I’m celebrating the acquisition of a new piece of electronica—an AltoEdge USB foot pedal. This little gadget connects to my Mac via a USB interface and controls the ExpressScribe software I use to play back my oral history interviews as I transcribe them. The pedal and software combined take the sting out of a difficult job and boost my productivity in a key area of my enterprise. They also provide an object lesson in change, which is the underlying topic of all history. Continue reading
Long after my family history is finished, after the writing is done, after my book is published (or not), after all my relatives and I myself are gone, our voices will still be audible in digital recordings. Our words will also be legible, provided anyone takes the trouble to dig through my files. I have no idea how posterity might receive this archive. I’m still grappling with the oddity of this situation in the present. Continue reading
Naturally, I also think about my potential readership, its demographic, and how best to reach it. Yet Kathy and Mandee both allude to one type of audience I’ve never considered at all—the private audience. Continue reading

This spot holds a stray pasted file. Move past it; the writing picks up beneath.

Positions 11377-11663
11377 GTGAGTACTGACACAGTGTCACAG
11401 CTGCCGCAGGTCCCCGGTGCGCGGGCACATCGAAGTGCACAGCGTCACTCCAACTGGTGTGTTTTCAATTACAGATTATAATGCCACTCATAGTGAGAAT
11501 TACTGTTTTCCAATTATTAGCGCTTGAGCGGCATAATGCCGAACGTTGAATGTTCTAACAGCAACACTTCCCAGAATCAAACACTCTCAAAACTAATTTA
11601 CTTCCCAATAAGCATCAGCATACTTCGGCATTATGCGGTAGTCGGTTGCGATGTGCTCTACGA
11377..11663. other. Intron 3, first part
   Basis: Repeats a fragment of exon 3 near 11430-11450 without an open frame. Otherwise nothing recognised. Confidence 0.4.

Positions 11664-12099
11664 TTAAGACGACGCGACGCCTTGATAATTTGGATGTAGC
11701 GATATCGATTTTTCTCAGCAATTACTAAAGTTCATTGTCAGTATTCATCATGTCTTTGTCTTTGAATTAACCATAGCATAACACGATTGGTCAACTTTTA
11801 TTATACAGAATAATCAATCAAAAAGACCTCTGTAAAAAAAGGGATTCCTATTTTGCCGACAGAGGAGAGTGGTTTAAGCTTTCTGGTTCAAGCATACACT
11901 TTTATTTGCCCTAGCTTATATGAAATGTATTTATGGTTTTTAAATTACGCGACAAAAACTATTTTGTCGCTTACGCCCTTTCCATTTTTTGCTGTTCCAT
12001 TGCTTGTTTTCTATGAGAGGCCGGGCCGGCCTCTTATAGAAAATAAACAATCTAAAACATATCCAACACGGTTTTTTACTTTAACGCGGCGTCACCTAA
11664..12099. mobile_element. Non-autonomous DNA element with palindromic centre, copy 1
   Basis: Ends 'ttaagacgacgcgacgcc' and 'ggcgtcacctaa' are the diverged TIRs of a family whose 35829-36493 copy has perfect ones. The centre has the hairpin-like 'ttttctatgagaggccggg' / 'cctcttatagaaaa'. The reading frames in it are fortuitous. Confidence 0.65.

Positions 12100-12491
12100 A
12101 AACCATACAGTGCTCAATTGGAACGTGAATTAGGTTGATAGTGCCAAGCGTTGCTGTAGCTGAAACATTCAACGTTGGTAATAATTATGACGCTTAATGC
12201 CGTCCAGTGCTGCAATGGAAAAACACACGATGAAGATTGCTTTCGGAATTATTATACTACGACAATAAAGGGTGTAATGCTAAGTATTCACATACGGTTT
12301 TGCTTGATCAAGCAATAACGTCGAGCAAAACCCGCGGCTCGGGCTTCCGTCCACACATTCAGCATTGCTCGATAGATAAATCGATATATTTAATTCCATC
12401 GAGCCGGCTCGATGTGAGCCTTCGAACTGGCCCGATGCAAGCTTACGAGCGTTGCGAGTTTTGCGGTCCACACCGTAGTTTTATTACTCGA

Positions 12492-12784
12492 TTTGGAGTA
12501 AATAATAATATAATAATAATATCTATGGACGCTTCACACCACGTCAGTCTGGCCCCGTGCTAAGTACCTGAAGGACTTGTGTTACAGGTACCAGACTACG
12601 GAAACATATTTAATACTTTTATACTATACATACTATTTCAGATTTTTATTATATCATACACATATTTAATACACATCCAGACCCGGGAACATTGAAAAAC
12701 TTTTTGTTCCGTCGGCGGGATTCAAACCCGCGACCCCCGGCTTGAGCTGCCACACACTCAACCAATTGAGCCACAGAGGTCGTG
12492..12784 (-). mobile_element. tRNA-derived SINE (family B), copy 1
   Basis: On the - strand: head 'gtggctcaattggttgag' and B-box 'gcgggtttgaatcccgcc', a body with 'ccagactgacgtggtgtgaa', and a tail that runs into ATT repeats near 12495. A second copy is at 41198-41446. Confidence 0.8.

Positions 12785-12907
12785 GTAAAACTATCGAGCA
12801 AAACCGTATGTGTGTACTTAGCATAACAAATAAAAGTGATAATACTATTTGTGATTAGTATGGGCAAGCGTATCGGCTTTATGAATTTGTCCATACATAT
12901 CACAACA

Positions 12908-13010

Like many northern cities, Calgary has made provisions for residents who wish to avoid its harsh winter climate. Montreal has its underground city. Toronto and Minneapolis have their skyways. Calgary has a similar network of elevated bridges, the Plus 15s.
Calgary’s +15 walkway system has the distinction of being the largest network of elevated skyways in the world—over 16 kilometers, or 9.9 miles, of enclosed bridges connecting the towers of its downtown core. There are 59 of these bridges, all at a nominal height of 15 feet above the pavement. You can locate a +15 walkway just by looking for the man with the white cowboy hat:
The white cowboy hat is a big deal around here, but that’s another story. Continue reading
Postponing my regular Wednesday post to take part in the SOPA strike. Visit sopastrike.com for more info.
Back on Thursday.
My hiatus after being laid off in June didn’t last long. As soon as the old job ended, I landed a small contract, editing reports for a structural engineering company. It was only part-time, and I worked from home.
Then I picked up a new contract in downtown Calgary, editing reports for a major energy company. This job naturally brought about my return to officeland. Continue reading
Last summer I had an experience that millions have had these last few years—I got laid off. I was working at the time for the Technical Publications department of a software company based in the San Francisco Bay Area. Word got out that the director of our department, a woman I’d never met, was coming to Calgary to visit our little outpost.